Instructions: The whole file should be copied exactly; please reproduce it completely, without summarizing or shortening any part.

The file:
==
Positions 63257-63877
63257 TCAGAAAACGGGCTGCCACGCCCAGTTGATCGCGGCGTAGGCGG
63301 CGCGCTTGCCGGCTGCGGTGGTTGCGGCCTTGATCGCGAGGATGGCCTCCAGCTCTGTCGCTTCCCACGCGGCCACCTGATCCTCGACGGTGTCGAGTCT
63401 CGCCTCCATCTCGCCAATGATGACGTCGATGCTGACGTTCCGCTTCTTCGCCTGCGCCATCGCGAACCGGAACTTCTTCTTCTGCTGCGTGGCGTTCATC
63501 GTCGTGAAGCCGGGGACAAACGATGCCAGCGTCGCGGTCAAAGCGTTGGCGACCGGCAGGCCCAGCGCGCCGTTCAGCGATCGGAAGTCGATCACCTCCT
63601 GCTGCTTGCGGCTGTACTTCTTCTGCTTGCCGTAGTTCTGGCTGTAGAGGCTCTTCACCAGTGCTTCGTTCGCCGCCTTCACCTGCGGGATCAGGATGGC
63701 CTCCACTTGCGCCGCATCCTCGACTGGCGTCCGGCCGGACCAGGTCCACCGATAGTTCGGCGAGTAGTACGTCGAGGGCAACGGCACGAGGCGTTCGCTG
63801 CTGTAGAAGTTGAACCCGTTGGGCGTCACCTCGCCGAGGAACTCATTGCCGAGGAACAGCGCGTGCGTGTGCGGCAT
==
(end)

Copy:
Positions 63257-63877
63257 TCAGAAAACGGGCTGCCACGCCCAGTTGATCGCGGCGTAGGCGG
63301 CGCGCTTGCCGGCTGCGGTGGTTGCGGCCTTGATCGCGAGGATGGCCTCCAGCTCTGTCGCTTCCCACGCGGCCACCTGATCCTCGACGGTGTCGAGTCT
63401 CGCCTCCATCTCGCCAATGATGACGTCGATGCTGACGTTCCGCTTCTTCGCCTGCGCCATCGCGAACCGGAACTTCTTCTTCTGCTGCGTGGCGTTCATC
63501 GTCGTGAAGCCGGGGACAAACGATGCCAGCGTCGCGGTCAAAGCGTTGGCGACCGGCAGGCCCAGCGCGCCGTTCAGCGATCGGAAGTCGATCACCTCCT
63601 GCTGCTTGCGGCTGTACTTCTTCTGCTTGCCGTAGTTCTGGCTGTAGAGGCTCTTCACCAGTGCTTCGTTCGCCGCCTTCACCTGCGGGATCAGGATGGC
63701 CTCCACTTGCGCCGCATCCTCGACTGGCGTCCGGCCGGACCAGGTCCACCGATAGTTCGGCGAGTAGTACGTCGAGGGCAACGGCACGAGGCGTTCGCTG
63801 CTGTAGAAGTTGAACCCGTTGGGCGTCACCTCGCCGAGGAACTCATTGCCGAGGAACAGCGCGTGCGTGTGCGGCAT